Kitti Andrews [00:09:56]:
I envy anyone who can type that fast. If I'm doing notes during a meeting, it has to be with pencil and paper. And notice that pencil. Because you well, number 1, we're at the physical act of writing scientific fact of course that cements it more in your brain. Digital, I am getting better at or organizing what is on the computer. But I find it is just as easy to have a piece of sheet of loose leaf with the client's information on it that will go in the color coded binder. And there it is, and it's alphabetized, and it's easy. Now, again, I'm old school. I have a great deal of respect for anyone who can do it digitally and keep it managed. And it takes time and patience, and god bless you if you have that. Me, pencil, and paper. is good. And I only have about 6 minders over there, but they're managed, and I know where to find it. I know where to find your sheet.
Sheryl Plouffe [00:11:08]:
Well, that's the thing. You have a system. And so regardless of whether you're doing digitally or doing it manually, that there has to be a management system there. You mentioned color coding. you mentioned alphabetizing. And that is indicative of having a system right from the get go instead of it being kind of a willy nilly kind oh, I'm just gonna grab this blank piece. Let me flip it over and just start writing things I speak from experience as you can tell. Yeah. That's the reality of where it is. It's just things are chaotic, and then you're just trying to figure it out. But if you have a system that is well established, before you get on that strategy call and taking the time to establish that system is what I'm hearing you say works the best way. Yes. Exactly.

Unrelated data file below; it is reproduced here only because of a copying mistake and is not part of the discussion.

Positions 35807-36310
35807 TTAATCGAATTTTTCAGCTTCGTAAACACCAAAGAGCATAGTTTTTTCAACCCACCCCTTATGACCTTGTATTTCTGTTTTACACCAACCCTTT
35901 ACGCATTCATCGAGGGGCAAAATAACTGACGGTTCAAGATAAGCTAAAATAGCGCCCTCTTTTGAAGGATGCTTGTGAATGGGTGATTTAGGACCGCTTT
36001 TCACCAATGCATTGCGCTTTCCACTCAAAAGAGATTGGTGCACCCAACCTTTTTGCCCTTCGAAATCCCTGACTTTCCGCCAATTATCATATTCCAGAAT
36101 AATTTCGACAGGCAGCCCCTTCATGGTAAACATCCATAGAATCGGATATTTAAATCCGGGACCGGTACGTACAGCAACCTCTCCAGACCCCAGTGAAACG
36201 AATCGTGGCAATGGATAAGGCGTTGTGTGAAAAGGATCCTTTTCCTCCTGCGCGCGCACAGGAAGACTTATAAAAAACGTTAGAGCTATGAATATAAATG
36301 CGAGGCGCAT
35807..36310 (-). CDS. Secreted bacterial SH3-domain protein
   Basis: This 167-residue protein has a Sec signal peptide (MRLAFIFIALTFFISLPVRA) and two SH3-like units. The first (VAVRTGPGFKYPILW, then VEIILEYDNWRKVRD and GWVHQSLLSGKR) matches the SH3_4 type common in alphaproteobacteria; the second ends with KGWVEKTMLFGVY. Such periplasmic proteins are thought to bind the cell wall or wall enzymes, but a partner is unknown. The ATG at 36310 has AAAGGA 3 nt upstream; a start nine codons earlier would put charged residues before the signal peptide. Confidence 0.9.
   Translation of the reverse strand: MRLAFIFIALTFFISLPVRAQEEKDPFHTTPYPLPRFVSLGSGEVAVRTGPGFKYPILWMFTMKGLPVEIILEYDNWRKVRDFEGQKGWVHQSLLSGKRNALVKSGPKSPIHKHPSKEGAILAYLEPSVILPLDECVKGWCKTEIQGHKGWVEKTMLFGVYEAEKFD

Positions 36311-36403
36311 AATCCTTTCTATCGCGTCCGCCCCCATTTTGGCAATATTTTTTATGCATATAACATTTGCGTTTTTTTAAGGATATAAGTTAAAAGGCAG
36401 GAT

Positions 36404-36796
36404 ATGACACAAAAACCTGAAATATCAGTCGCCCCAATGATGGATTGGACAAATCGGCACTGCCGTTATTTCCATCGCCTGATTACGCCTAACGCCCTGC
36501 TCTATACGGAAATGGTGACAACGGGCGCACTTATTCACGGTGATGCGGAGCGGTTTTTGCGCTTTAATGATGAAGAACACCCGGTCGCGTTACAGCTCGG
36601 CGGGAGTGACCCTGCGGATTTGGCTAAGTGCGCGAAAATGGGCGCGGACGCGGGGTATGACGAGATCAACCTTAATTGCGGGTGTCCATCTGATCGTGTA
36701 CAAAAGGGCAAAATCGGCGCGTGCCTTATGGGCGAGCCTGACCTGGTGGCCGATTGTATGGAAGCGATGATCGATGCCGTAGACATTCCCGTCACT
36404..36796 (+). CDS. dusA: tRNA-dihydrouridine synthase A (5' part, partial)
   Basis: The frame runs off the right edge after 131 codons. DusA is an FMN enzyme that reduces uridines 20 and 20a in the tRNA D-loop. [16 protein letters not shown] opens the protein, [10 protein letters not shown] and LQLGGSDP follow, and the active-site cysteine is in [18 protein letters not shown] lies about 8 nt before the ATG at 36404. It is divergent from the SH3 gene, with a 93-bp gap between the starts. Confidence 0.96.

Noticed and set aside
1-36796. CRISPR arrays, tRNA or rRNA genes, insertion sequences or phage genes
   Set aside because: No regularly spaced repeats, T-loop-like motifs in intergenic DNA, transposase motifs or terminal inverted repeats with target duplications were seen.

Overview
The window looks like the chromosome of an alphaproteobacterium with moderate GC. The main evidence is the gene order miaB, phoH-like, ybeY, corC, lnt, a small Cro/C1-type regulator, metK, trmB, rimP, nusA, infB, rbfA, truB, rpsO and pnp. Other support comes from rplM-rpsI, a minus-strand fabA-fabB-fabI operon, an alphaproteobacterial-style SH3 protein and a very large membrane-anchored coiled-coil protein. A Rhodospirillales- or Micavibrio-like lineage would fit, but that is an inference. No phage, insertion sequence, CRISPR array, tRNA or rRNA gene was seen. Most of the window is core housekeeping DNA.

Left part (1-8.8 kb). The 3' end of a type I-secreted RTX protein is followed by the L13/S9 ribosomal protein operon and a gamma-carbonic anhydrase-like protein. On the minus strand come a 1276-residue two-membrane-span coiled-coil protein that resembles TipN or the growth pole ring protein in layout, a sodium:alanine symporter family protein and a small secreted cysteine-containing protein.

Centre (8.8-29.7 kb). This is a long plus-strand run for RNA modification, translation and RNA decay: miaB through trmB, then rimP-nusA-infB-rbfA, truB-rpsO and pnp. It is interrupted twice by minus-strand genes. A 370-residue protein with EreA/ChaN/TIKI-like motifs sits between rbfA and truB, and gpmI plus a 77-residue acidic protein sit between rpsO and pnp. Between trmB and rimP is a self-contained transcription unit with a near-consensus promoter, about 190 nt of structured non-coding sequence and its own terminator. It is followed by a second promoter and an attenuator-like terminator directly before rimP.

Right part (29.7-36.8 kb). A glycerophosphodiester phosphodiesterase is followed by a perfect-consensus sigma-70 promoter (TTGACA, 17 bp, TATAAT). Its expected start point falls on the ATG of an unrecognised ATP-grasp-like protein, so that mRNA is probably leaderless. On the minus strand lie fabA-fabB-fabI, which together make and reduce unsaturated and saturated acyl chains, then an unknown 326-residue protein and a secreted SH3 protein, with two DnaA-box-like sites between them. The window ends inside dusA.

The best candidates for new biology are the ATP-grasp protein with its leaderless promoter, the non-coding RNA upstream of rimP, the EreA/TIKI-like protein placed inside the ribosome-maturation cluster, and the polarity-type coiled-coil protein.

Kitti Andrews [00:11:53]:
And you're gonna tweak the system as you go a little bit. But if you do it but if you have something in place that you can rely on, that your brain doesn't have to think about, use up mental energy so that you can devote that mental energy to what really matters like serving the client or serving your family, whatever it is. But use as little mental energy as you can on Monday? Exactly. Yes. And those are things that are
Sheryl Plouffe [00:12:28]:
say preventable. I mean, you can establish a protocol or a system to save yourself that mantle bandwidth before you get into that chaotic place. It was starting to be fantastic. I'd love for you to, Katie, tell us a little bit about how you get into this line of work? Like, tell us a little bit about the story of how this came to be your thing that you teach people to do. Oh, well,
Kitti Andrews [00:12:51]:
My first job or one one of my first jobs out of school was to fire a file clerk for a bank in Toronto, and Canada permanent, if anybody remembers that chair. And I was promoted to the accounting department. And a couple months later, one of the ladies where I was filing, she came and said, would you consider coming back and working for us part time in the evenings because we can't find anything anymore.
Sheryl Plouffe [00:13:25]: